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Inequities in under-five mortality in Nigeria: differentials by ethnic affiliation of the mother
Karolinska Institute.
Stockholm University.
Karolinska Institute.
Karolinska Institute.
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2009 (English)In: Journal of religion and health, ISSN 0022-4197, E-ISSN 1573-6571, Vol. 48, no 3, p. 290-304Article in journal (Refereed) Published
Abstract [en]

Observations in Nigeria have indicated polio vaccination refusal related to religion that ultimately affected child morbidity and mortality. This study assessed the role of religion in under-five (0-59 months) mortality using a cross-sectional, nationally representative sample of 7,620 women aged 15-49 years from the 2003 Nigeria Demographic and Health Survey and included 6,029 children. Results show that mother's affiliation to Traditional indigenous religion is significantly associated with increased under-five mortality. Multivariable modelling demonstrated that this association is explained by differential use of maternal and child health services, specifically attendance to prenatal care. To reduce child health inequity, these results need to be incorporated in the formulation of child health policies geared towards achieving a high degree of attendance to prenatal care, irrespective of religious affiliation.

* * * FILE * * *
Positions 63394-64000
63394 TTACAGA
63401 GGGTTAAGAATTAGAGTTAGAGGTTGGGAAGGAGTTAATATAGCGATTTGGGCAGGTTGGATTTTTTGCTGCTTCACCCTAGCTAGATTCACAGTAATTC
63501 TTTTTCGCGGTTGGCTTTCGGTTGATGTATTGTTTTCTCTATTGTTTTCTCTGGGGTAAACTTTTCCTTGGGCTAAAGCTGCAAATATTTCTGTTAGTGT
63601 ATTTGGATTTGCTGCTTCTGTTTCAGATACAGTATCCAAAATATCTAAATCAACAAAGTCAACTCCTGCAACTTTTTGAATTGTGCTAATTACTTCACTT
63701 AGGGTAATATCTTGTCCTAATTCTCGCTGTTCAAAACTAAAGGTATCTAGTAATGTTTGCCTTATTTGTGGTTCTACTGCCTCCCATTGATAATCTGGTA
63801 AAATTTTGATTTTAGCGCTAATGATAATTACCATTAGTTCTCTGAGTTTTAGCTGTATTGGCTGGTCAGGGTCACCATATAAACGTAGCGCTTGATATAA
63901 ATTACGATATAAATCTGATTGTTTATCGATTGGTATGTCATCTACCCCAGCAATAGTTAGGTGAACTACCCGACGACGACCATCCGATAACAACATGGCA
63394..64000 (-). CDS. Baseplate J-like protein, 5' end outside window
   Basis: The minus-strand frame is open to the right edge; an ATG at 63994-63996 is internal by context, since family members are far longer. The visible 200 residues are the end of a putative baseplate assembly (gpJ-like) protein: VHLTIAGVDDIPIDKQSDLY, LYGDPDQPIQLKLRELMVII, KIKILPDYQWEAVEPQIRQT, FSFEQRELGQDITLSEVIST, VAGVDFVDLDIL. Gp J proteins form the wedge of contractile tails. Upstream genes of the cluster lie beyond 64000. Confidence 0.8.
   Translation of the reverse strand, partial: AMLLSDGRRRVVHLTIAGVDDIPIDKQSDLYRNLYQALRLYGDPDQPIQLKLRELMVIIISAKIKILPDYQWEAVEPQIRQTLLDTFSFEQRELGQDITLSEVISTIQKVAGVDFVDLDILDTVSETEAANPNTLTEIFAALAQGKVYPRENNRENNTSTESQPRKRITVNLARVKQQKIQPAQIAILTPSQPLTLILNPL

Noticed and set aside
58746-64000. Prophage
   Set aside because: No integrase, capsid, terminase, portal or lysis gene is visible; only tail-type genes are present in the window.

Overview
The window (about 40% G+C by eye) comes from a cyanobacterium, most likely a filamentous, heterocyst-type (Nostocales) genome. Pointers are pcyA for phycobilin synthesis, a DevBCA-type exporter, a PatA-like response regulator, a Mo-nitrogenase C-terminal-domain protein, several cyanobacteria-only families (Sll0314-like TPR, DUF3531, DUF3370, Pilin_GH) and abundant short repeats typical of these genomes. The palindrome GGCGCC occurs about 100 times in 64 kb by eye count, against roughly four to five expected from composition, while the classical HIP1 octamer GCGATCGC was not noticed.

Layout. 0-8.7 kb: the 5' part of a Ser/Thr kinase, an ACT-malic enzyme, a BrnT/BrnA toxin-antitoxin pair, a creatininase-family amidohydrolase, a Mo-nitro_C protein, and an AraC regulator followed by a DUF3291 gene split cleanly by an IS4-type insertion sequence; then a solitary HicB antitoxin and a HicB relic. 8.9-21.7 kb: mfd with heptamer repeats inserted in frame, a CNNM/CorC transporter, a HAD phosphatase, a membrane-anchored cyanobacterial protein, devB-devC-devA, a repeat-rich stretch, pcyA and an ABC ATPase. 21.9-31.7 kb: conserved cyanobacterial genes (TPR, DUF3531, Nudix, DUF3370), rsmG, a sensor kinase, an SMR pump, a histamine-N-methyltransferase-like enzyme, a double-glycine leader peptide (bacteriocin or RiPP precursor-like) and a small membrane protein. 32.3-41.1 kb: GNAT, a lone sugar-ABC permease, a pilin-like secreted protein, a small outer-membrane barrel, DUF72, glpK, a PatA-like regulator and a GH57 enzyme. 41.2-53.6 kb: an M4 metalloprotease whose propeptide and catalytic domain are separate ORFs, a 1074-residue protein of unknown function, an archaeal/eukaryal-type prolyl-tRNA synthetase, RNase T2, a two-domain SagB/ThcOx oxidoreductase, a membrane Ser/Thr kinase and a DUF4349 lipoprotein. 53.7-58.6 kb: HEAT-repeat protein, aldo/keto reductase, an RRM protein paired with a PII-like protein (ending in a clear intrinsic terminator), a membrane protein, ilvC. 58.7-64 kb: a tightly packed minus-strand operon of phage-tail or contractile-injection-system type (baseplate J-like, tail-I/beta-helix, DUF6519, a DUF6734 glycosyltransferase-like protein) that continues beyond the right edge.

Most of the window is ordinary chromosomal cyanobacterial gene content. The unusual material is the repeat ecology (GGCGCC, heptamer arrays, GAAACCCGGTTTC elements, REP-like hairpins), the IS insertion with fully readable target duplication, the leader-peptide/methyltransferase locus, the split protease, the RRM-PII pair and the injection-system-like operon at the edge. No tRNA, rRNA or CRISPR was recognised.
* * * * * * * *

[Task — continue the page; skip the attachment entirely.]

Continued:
Place, publisher, year, edition, pages
2009. Vol. 48, no 3, p. 290-304
Keywords [en]
inequities, child mortality, Nigeria, religious affiliation, mothers, child morbidity
National Category
Medical and Health Sciences
Identifiers
URN: urn:nbn:se:miun:diva-21548OAI: oai:DiVA.org:miun-21548DiVA, id: diva2:703744
Available from: 2014-03-09 Created: 2014-03-09 Last updated: 2017-12-05Bibliographically approved

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Macassa, Gloria

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